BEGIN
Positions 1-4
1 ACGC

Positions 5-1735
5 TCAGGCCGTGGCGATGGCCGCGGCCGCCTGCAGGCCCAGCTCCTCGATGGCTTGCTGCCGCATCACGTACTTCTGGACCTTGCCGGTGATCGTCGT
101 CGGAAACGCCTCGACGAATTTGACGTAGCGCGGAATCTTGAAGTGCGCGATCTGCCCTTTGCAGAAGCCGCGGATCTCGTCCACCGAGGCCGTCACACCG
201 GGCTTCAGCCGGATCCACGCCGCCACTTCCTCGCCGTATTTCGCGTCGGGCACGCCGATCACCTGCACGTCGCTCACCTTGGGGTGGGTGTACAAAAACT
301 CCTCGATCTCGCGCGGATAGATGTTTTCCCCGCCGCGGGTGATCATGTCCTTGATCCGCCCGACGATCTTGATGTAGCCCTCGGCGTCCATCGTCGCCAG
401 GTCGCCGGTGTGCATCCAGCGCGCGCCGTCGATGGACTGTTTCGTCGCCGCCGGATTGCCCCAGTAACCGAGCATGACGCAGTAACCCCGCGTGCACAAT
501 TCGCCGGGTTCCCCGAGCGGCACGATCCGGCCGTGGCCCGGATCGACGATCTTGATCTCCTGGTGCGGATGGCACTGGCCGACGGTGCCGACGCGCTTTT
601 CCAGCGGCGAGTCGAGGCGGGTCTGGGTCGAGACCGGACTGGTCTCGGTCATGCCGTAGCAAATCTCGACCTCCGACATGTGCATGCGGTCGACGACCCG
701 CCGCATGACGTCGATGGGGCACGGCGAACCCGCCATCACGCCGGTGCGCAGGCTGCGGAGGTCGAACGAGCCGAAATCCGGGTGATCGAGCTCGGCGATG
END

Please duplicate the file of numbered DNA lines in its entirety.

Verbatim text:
Positions 1-4
1 ACGC

Positions 5-1735
5 TCAGGCCGTGGCGATGGCCGCGGCCGCCTGCAGGCCCAGCTCCTCGATGGCTTGCTGCCGCATCACGTACTTCTGGACCTTGCCGGTGATCGTCGT
101 CGGAAACGCCTCGACGAATTTGACGTAGCGCGGAATCTTGAAGTGCGCGATCTGCCCTTTGCAGAAGCCGCGGATCTCGTCCACCGAGGCCGTCACACCG
201 GGCTTCAGCCGGATCCACGCCGCCACTTCCTCGCCGTATTTCGCGTCGGGCACGCCGATCACCTGCACGTCGCTCACCTTGGGGTGGGTGTACAAAAACT
301 CCTCGATCTCGCGCGGATAGATGTTTTCCCCGCCGCGGGTGATCATGTCCTTGATCCGCCCGACGATCTTGATGTAGCCCTCGGCGTCCATCGTCGCCAG
401 GTCGCCGGTGTGCATCCAGCGCGCGCCGTCGATGGACTGTTTCGTCGCCGCCGGATTGCCCCAGTAACCGAGCATGACGCAGTAACCCCGCGTGCACAAT
501 TCGCCGGGTTCCCCGAGCGGCACGATCCGGCCGTGGCCCGGATCGACGATCTTGATCTCCTGGTGCGGATGGCACTGGCCGACGGTGCCGACGCGCTTTT
601 CCAGCGGCGAGTCGAGGCGGGTCTGGGTCGAGACCGGACTGGTCTCGGTCATGCCGTAGCAAATCTCGACCTCCGACATGTGCATGCGGTCGACGACCCG
701 CCGCATGACGTCGATGGGGCACGGCGAACCCGCCATCACGCCGGTGCGCAGGCTGCGGAGGTCGAACGAGCCGAAATCCGGGTGATCGAGCTCGGCGATG